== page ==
Hudson’s Bay Co. has announced a new president to lead its namesake department store business in Canada.
Iain Nairn, most recently chief executive of Swedish stationery and gift retailer Kikki.K, will oversee the 89 Hudson’s Bay stores at a time when the department store business faces serious challenges that CEO Helena Foulkes has said are “largely self-inflicted.” Last month, the company reported a $226-million loss in its third quarter. The Bay stores are in the midst of a revamp, stripping 600 under-performing brands out of its merchandise, while adding 75 new ones. It has also been working to balance cost-cutting with improving customer service, making it easier for customers to navigate the stores and find staff to help them. While digital sales have been growing, overall sales have been in decline.
“We’ve changed the merchandise edit,” Ms. Foulkes said in an interview on Monday. “We’re still in the early stages of that ... we have more work to do there in modernizing the mix.” While the retailer’s home and beauty businesses are doing well, more must be done in apparel, she said. “Iain is going to turbocharge all that work and brings his own new insights.”
Before Kikki.K, Mr. Nairn spent a year and a half as CEO of Australian department store chain David Jones. Before that, he was CEO of Country Road Group for two years and Witchery for six years. The British-born executive also worked with retailer Laura Ashley in Britain, and has experience in Asia, Europe and South Africa.
In an interview, Mr. Nairn said he believes the work done to provide a “more focused” product assortment was the right move. He said he wants to use customer data – including from the company’s loyalty program and e-mail lists – to guide developments.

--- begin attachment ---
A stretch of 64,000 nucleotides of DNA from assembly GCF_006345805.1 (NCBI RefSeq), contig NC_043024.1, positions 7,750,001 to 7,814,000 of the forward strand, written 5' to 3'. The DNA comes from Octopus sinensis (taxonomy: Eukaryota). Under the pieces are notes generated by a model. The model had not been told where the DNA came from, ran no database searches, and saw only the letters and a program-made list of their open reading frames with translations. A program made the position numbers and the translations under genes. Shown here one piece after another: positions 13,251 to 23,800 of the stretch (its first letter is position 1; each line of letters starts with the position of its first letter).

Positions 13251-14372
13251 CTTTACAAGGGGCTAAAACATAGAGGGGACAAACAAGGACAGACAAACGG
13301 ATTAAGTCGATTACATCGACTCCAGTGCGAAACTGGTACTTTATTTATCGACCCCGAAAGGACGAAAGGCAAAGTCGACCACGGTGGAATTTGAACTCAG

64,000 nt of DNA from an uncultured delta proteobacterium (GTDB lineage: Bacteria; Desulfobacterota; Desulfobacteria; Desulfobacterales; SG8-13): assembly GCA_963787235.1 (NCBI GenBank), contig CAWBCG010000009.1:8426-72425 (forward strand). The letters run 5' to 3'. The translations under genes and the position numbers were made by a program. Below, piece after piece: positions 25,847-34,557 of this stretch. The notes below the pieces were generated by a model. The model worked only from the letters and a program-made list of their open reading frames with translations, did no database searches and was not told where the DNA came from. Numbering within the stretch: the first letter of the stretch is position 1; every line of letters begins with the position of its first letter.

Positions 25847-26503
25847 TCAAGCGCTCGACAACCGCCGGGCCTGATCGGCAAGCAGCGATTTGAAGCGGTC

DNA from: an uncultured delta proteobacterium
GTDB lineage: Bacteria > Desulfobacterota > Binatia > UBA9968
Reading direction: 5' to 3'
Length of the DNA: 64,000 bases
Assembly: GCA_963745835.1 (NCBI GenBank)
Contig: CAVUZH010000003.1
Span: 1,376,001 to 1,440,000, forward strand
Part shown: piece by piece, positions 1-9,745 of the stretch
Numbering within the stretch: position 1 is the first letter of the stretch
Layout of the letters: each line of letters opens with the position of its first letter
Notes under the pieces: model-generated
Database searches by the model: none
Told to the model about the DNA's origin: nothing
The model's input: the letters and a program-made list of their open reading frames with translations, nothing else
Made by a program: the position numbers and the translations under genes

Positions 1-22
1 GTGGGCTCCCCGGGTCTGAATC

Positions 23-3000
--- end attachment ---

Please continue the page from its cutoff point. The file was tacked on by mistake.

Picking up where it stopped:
“The other key thing – as well as being a purveyor of global brands – is really focusing on Canadian brands,” he said. “Hudson’s Bay provides a great launchpad for local designers. That is something we should focus on, probably slightly more than we have in the past.”
Mr. Nairn joins the company at a pivotal time. Last week, a group led by HBC executive chairman Richard Baker raised its bid to take the company private, offering $11 a share and winning the approval of dissident shareholder Catalyst Capital Group Inc.
“If anything, being private gives Iain more freedom to move quickly and not worry about all the pressures of quarterly earnings, and do the things that really help us grow the business in the long run,” Ms. Foulkes said.
The appointment follows a search that took nearly a year: The previous Hudson’s Bay president, Alison Coville, left the company last February.
“We did not limit ourselves to department store people,” Ms. Foulkes said, although she added that Mr. Nairn’s experience at David Jones, where he turned around sales declines, would be helpful. “He’s dealt in a very challenging time and brought an iconic brand to the next level of performance. That’s exactly what we’re looking for at Hudson’s Bay.”
The retailer, which was incorporated in 1670, will celebrate its 350th anniversary this year. The company will use the opportunity for brand marketing.
“We will get out there and remind the Canadian consumer what a great retailer Hudson’s Bay is,” he said. “We’ll be using every opportunity throughout the year to reinforce that point.”